by Alberto Forchielli and Alberto Pagliarini
Hong Kong RMB deposits have hit RMB130bn in August 2010, up from RMB100bn just 2 months ago. The offshore RMB market started in Hong Kong in 2004 but two important changes in June/July 2010 will likely cause a dramatic increase of the RMB deposit base in Hong Kong.
In June 2010, cross-border RMB trade settlement was allowed in 20 cities in the PRC. In July 2010, an agreement between the HKMA and the PBoC allowed banks to offer RMB accounts and RMB-denominated investment products to corporates and individuals, and provide RMB credit to corporates who could freely convert currency and transfer funds between accounts and eliminated any restrictions on issuer, investor or amount of RMB issuances.
The re-denomination of China trade into RMB (and settlement in Hong Kong); the migration of part of China deposits from onshore to offshore (due in part to the different exchange rates between the RMB offshore (“CNH”) and the RMB onshore (“CNY”) have pushed some brokers to estimate that the amount of RMB deposits in HK could reach 1-2 RMB trillion by 2012-13 and predict that Hong Kong is to become to the RMB what London is for the US Dollar (in fact, London’s originally small US$12bn of deposits in 1963 grew to US$3.6trillion today, almost half of the overall onshore US$-denominated deposits in the US).
The increase in the RMB deposit base, in turn, is driving growth in issuances of so called “dim sum bonds” (RMB bonds issued in the Hong Kong market): issuance volume went from US$1.2Bn in 2007 to US$2.3Bn in 2009 and 2010 promises to be even higher. Most interestingly, the issuer base (originally just the Chinese government and local financial institutions) has expanded to include supra-nationals (ADB has issued an RMB1.2Bn bond and IFC is rumoured to have already mandated banks), Chinese corporates (Sinotruck and China Resources recently issued dim sum bonds) and foreign corporates (McDonald’s and Hopewell).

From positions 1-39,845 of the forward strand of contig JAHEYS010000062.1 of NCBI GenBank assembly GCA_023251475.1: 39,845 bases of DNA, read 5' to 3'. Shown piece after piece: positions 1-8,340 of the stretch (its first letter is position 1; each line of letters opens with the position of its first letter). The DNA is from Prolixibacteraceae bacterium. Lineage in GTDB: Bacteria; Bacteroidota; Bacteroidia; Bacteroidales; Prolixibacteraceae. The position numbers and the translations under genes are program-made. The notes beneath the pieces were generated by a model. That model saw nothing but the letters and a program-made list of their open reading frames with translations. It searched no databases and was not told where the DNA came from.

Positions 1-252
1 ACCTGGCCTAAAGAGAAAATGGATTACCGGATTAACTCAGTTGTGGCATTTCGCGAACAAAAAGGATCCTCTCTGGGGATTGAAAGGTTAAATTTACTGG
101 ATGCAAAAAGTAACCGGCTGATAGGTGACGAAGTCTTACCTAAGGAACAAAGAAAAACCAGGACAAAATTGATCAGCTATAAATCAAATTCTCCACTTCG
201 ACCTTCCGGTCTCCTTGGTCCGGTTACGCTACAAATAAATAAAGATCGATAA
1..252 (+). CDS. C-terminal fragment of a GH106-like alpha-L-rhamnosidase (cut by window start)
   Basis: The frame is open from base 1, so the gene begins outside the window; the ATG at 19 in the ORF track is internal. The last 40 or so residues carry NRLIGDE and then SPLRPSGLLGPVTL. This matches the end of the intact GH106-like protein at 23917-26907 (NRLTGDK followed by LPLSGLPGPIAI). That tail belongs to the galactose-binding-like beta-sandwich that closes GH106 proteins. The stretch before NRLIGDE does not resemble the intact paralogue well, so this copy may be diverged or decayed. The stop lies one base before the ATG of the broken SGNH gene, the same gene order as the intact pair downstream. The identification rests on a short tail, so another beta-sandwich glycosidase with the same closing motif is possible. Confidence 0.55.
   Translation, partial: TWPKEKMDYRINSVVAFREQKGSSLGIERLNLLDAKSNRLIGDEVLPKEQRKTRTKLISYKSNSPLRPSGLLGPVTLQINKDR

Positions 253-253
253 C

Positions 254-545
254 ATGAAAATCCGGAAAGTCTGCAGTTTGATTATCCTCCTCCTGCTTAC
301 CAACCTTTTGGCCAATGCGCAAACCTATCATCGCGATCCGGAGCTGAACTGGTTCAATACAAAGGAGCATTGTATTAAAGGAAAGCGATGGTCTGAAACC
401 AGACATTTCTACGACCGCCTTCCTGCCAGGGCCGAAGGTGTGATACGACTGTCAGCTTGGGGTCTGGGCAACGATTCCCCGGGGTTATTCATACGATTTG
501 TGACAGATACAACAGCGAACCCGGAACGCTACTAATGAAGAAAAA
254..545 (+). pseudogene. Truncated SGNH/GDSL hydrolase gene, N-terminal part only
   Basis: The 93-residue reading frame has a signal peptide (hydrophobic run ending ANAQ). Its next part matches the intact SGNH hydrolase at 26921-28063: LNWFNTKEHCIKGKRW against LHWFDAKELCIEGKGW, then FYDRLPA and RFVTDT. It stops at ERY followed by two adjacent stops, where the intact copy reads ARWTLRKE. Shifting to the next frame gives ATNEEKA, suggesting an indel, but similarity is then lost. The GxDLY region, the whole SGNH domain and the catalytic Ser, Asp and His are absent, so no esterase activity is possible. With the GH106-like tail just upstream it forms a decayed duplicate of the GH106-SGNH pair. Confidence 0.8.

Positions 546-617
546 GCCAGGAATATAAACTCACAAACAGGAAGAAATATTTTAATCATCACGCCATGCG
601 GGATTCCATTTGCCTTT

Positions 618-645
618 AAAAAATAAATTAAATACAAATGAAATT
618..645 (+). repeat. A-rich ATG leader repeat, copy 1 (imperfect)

As most issuers would want to remit the issuance proceeds onshore, the main advantage of dim sum bonds are the lower interest rate (compared to similar bonds issued onshore). Analysts also think it’s just a question of time before RMB-denominated IPOs or follow-on offering are executed on the SEHK. The stock exchange seems to have the infrastructure in place (including HK banking system tests for trading/clearing) and is focused to start executing business by 2011. This would strengthen Hong Kong’s role as an offshore RMB financial center by providing additional investment opportunities for the offshore RMB deposit base.
Over the medium term, the pace of the market development is still uncertain; however, in the best case scenario, HK would rapidly become a centre for offshore RMB akin to the London Eurodollar market and the successful creation of an RMB offshore market could be one of the last steps before the full liberalization of the RMB.